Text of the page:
A comeback for door-to-door polling?

A comeback for door-to-door polling?
Survey researchers are searching for ways to mitigate the cellphone-only problem. 

It's no secret that challenges for survey researchers are on the rise as more and more voters ditch their landline phones in favor of cellphones. Republican pollster Jim Burton thinks part of the solution may come in a return to door-to-door polling.    

At C&E’s annual Art of Political Campaigning conference Monday, Burton ventured that the door-to-door polling technique many international consultants employ in places like Iraq and Eastern Europe, could become more widely used here in the U.S. as the cellphone-only problem becomes more prevalent.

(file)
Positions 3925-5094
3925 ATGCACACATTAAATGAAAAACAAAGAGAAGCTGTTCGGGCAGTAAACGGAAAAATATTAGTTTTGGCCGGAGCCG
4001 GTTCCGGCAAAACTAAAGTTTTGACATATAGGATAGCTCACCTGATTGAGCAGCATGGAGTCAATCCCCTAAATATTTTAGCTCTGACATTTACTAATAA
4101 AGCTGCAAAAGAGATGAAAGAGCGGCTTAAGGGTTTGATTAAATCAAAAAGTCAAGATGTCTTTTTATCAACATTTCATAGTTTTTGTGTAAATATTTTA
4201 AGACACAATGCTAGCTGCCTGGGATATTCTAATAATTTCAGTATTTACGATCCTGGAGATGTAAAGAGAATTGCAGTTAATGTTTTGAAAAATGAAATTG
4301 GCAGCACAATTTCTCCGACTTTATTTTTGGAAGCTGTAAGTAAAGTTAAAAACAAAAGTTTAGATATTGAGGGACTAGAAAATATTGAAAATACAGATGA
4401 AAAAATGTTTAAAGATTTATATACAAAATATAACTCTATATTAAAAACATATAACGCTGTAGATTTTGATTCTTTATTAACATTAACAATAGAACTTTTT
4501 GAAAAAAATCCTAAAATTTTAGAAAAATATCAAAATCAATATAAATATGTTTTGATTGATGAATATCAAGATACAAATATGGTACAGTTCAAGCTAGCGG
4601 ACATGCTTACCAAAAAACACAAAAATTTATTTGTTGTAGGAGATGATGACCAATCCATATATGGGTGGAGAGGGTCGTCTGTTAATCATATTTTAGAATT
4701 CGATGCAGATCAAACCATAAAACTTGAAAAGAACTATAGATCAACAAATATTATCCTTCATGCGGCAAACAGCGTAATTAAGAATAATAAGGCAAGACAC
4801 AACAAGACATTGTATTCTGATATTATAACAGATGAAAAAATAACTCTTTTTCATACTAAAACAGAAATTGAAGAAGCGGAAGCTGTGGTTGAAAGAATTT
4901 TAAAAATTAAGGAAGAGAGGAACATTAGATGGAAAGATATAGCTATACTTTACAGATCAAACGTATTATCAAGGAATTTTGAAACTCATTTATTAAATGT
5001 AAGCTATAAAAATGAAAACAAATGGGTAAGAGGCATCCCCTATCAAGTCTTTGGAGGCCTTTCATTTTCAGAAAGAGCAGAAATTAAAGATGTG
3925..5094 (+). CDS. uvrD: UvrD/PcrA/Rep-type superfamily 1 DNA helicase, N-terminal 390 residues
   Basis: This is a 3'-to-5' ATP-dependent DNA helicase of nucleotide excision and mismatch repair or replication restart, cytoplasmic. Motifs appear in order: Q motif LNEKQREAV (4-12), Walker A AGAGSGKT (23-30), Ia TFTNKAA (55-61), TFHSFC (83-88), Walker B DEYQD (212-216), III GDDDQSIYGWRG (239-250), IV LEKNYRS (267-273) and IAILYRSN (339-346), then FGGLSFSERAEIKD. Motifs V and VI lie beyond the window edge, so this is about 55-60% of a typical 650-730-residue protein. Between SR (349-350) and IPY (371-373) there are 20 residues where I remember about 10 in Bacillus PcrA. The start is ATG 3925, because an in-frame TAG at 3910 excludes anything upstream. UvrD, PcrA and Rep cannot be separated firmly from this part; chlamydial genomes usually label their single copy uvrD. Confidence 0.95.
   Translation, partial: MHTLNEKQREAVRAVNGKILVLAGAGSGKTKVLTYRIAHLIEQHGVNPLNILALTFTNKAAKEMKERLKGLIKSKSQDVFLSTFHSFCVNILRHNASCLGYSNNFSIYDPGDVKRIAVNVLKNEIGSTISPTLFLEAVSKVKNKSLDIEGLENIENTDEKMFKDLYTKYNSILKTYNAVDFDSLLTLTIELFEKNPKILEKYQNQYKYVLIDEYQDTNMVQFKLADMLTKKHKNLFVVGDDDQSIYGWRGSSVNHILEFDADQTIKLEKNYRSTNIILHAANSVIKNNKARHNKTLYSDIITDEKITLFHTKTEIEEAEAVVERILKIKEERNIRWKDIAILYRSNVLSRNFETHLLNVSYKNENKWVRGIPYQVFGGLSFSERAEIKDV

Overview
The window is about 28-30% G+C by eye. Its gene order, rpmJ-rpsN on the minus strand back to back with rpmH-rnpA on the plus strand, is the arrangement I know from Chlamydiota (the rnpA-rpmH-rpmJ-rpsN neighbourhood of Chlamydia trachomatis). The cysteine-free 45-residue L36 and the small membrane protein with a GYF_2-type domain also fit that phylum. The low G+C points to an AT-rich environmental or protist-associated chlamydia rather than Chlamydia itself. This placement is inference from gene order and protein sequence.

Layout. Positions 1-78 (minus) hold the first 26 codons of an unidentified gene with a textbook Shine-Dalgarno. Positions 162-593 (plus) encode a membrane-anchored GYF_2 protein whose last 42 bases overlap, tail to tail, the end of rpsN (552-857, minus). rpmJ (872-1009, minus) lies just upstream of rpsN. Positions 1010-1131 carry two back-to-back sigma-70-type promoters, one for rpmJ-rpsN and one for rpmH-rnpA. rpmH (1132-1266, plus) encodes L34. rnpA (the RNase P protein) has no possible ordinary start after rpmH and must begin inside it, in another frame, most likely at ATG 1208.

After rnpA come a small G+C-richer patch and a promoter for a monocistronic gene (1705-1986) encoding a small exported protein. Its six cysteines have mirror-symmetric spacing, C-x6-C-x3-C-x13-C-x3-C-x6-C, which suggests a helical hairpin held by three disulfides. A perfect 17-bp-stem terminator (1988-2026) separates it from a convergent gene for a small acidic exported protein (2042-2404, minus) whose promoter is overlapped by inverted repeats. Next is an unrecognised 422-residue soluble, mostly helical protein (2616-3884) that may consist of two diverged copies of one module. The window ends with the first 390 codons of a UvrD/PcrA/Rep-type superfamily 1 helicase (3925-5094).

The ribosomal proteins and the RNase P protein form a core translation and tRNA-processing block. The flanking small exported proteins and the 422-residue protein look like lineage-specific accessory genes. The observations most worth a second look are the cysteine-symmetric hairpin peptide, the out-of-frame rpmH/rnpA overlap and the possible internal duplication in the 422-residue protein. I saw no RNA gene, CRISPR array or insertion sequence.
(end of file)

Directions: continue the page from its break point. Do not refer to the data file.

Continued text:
“I actually think we’ll go back to door-to-door,” Burton, a partner at the Republican firm Public Opinion Strategies, predicted. “It will cost a lot and take a lot longer, but that may be the direction.”

Burton spoke on the opening panel of the three-day conference alongside Democratic pollster Jef Pollock.

“It sucks,” Pollock said of the cellphone-only issue, noting the added costs for clients and the rapid rate at which voters are shedding landlines for cellphones. “That number is out of control.”

According to the latest data from the Centers for Disease Control, more than 30 percent of American households are cellphone-only, and most estimates have that increasing dramatically. Currently, most polling firms are supplementing their surveys with cellphone samples, but clients often balk at the added cost.  

For Pollock, the answer lies in a move toward online polling, which he said “is getting better by the day.”

“We’ll move with the times just like we always have,” said Pollock. “But I do think we’re moving toward online. Four years ago, we got some pushback when doing online testing. I don’t get the same pushback these days.”

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